More recently, Hugo Mercier and colleagues have been conducting studies in countries such as Japan (Mercier, Deguchi, Van der Henst, & Yama 2016) and Guatemala (Castelain, Girotto, Jamet, & Mercier 2016). While recognizing the significance and interest of cultural differences (Mercier 2013), Mercier maintains that argumentation is a human universal, as argumentative capacities and tendencies are a result of natural selection, genetically encoded in human cognition (Mercier 2011; Mercier & Sperber 2017). He takes the results of the cross-cultural studies conducted so far as confirming the universality of argumentation, even considering cultural differences (Mercier 2018).
Another scholar who has been carrying out an extensive research program on cultural differences in argumentation is communication theorist Dale Hample. With different sets of colleagues, he has conducted studies by means of surveys where participants (typically, university undergraduates) self-report on their argumentative practices in countries such as China, Japan, Turkey, Chile, the Netherlands, Portugal, the United States (among others; Hample 2018: ch. 7). His results overall show a number of similarities, which may be partially explained by the specific demographic (university students) from which participants are usually recruited. But interesting differences have also been identified, for example different levels of willingness to engage in argumentative encounters.
In a recent book (Tindale 2021), philosopher Chris Tindale adopts an anthropological perspective to investigate how argumentative practices emerge from the experiences of peoples with diverse backgrounds. He emphasizes the argumentative roles of place, orality, myth, narrative, and audience, also assessing the impacts of colonialism on the study of argumentation. Tindale reviews a wealth of anthropological and ethnographic studies on argumentative practices in different cultures, thus providing what is to date perhaps the most comprehensive study on argumentation from an anthropological perspective.
On the whole, the study of differences and commonalities in argumentative practices across cultures is an established line of research on argumentation, but arguably much work remains to be done to investigate these complex phenomena more thoroughly.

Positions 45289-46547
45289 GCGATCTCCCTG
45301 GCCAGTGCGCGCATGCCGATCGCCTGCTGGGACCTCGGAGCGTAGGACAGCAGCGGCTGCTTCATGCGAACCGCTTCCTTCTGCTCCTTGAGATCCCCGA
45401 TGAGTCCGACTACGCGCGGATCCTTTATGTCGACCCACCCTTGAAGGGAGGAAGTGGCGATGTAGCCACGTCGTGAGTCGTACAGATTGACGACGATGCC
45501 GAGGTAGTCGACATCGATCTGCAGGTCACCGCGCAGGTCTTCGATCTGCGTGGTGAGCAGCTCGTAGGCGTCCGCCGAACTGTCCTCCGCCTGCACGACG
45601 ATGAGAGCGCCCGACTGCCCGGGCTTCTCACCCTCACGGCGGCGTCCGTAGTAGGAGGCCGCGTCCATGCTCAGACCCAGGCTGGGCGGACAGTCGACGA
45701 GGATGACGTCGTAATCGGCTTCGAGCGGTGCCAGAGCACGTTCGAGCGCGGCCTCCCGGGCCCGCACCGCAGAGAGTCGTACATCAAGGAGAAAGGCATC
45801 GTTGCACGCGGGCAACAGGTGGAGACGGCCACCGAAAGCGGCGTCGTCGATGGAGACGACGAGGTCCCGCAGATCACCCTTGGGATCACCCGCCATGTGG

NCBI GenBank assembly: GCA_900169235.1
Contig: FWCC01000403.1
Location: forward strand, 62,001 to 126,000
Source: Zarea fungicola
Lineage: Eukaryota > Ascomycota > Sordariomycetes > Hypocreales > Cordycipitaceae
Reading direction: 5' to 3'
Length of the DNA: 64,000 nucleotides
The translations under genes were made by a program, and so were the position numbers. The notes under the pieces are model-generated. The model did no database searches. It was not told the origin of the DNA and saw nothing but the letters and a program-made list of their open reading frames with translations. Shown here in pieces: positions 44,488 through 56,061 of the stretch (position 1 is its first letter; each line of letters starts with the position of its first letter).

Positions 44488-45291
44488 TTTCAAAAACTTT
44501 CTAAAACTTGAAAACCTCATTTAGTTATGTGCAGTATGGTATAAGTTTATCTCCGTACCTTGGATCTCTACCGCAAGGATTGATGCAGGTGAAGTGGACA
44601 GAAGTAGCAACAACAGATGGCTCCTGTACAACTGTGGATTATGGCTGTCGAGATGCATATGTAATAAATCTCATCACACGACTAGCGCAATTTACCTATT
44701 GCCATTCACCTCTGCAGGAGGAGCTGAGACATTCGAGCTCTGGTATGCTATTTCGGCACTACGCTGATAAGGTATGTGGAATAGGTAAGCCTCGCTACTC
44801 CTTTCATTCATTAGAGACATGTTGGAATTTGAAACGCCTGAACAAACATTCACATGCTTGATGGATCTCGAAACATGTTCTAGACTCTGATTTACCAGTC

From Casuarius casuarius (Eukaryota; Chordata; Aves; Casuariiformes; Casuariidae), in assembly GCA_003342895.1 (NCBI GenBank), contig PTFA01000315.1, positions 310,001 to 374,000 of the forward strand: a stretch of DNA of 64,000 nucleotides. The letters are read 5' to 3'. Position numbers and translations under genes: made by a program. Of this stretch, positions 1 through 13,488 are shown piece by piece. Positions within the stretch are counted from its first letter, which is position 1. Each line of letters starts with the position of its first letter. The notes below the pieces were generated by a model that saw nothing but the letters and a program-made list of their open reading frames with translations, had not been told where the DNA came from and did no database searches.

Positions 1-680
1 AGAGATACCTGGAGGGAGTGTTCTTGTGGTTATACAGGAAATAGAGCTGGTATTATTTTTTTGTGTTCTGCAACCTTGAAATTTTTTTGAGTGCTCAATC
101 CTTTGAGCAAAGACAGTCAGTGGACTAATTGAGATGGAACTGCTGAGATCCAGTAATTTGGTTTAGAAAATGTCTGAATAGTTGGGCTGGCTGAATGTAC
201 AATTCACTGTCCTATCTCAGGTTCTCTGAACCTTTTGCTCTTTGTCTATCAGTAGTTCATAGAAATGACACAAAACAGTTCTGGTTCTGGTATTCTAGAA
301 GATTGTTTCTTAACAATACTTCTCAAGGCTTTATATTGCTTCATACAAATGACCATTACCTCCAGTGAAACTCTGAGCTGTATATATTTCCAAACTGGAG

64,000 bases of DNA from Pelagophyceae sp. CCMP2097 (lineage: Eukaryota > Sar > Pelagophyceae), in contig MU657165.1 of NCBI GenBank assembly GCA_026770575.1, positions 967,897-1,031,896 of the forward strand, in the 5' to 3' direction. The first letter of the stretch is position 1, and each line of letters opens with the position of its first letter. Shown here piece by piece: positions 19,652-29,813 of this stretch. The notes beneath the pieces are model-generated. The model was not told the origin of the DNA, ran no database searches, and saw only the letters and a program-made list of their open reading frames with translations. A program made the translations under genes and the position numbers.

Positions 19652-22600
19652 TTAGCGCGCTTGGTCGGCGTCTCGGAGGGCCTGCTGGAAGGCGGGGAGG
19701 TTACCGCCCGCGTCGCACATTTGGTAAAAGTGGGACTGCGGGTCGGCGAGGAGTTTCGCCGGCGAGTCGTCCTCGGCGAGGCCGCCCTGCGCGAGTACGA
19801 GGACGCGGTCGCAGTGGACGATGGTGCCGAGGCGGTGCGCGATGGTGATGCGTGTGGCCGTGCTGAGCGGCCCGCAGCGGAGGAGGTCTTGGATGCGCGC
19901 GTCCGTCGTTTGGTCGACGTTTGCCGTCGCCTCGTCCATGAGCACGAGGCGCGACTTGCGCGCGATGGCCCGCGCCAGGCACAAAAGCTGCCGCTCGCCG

5.4 Argumentation and the Internet
So far we have not yet considered the question of the different media through which argumentation can take place. Naturally, argumentation can unfold orally in face-to-face encounters—discussions in parliament, political debates, in a court of law—as well as in writing—in scientific articles, on the Internet, in newspaper editorials. Moreover, it can happen synchronically, with real-time exchanges of reasons, or asynchronically. While it is reasonable to expect that there will be some commonalities across these different media and environments, it is also plausible that specific features of different environments may significantly influence how argumentation is conducted: different environments present different kinds of affordances for arguers (Halpern & Gibbs 2013; Weger & Aakhus 2003; see entry on embodied cognition for the concept of affordance). Indeed, if the Internet represents a fundamentally novel cognitive ecology (Smart, Heersmink, & Clowes 2017), then it will likely give rise to different forms of argumentative engagement (Lewiński 2010). Whether these new forms will represent progress (according to some suitable metric) is however a moot point.
In the early days of the Internet in the 1990s, there was much hope that online spaces would finally realize the Habermasian ideal of a public sphere for political deliberation (Hindman 2009). The Internet was supposed to act as the great equalizer in the worldwide marketplace of ideas, finally attaining the Millian ideal of free exchange of ideas (Mill 1859). Online, everyone’s voice would have an equal chance of being heard, everyone could contribute to the conversation, and everyone could simultaneously be a journalist, news consumer, engaged citizen, advocate, and activist.